The taxman has been granted permission for another appeal against a ruling in the Rangers tax case.
The widely expected move followed last month's defeat for HM Revenue and Customs (HMRC) in the long-running case.
A judge largely upheld a first-tier tribunal's ruling that substantially reduced a historic tax liability relating to 'oldco' Rangers. But the case will now go to another court.
An HMRC statement said: "We are pleased that the Upper Tribunal has given HMRC leave to appeal to the Court of Session.
"We continue to believe that schemes using Employee Benefit Trusts to avoid income tax and NICs (national insurance contributions) do not work."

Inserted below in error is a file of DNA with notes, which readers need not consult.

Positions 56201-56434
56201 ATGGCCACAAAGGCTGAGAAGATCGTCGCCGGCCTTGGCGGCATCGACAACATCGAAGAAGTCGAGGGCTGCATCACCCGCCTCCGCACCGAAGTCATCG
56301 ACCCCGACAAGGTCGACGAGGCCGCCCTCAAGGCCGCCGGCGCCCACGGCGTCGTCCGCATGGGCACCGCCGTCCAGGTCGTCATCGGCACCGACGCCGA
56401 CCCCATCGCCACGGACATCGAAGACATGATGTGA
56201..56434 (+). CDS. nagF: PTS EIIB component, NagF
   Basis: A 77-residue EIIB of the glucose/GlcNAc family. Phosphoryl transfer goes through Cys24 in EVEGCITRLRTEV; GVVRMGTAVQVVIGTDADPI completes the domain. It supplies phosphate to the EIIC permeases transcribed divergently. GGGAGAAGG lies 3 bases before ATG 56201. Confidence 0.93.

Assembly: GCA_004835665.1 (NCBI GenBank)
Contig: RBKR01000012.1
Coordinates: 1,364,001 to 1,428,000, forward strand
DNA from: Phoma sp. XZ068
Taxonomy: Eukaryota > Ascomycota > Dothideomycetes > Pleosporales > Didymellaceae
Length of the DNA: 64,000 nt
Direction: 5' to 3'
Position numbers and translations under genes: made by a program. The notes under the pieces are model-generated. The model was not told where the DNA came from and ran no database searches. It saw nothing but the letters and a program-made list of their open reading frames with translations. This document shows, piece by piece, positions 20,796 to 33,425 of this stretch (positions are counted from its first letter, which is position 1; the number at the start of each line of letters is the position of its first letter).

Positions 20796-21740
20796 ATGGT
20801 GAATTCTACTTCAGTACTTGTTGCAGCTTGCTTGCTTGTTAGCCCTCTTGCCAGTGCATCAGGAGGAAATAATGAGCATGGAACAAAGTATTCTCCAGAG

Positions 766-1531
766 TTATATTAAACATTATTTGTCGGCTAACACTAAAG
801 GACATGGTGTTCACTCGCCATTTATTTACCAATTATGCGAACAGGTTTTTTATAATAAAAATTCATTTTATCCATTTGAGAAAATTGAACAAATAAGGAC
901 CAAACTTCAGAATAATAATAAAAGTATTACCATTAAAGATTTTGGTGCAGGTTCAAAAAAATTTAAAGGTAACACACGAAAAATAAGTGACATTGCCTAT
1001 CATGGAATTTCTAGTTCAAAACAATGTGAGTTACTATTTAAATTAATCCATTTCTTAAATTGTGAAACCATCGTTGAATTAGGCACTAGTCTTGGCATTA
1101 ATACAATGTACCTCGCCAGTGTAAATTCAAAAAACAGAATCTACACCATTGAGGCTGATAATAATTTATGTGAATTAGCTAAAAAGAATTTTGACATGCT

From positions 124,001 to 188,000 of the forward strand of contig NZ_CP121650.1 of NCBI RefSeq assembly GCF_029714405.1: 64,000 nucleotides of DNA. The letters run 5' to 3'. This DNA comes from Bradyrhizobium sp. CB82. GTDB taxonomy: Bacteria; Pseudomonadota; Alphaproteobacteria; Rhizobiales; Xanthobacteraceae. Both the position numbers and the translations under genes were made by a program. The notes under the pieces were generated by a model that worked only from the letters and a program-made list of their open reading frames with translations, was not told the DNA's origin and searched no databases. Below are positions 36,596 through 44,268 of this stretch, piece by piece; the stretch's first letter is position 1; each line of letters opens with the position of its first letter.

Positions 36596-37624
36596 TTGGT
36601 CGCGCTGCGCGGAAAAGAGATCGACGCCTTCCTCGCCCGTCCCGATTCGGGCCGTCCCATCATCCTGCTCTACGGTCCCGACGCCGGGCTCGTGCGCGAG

The initial ruling decreed that a £46.2 million tax demand on Sir David Murray's Murray International Holdings company, most of which related to its tenure of Rangers, be substantially reduced as most of the payments could be construed as loans.
The disputed payments, made from 2001 to 2010, had left Rangers facing a tax bill that undermined Murray's final years as Rangers owner.
The club went into liquidation in June 2012, a year after Murray sold his majority share to Craig Whyte. Whyte's tenure ended with the club unable to pay separate tax debts totalling £21 million.
The ongoing legal battle does not affect the current Rangers regime.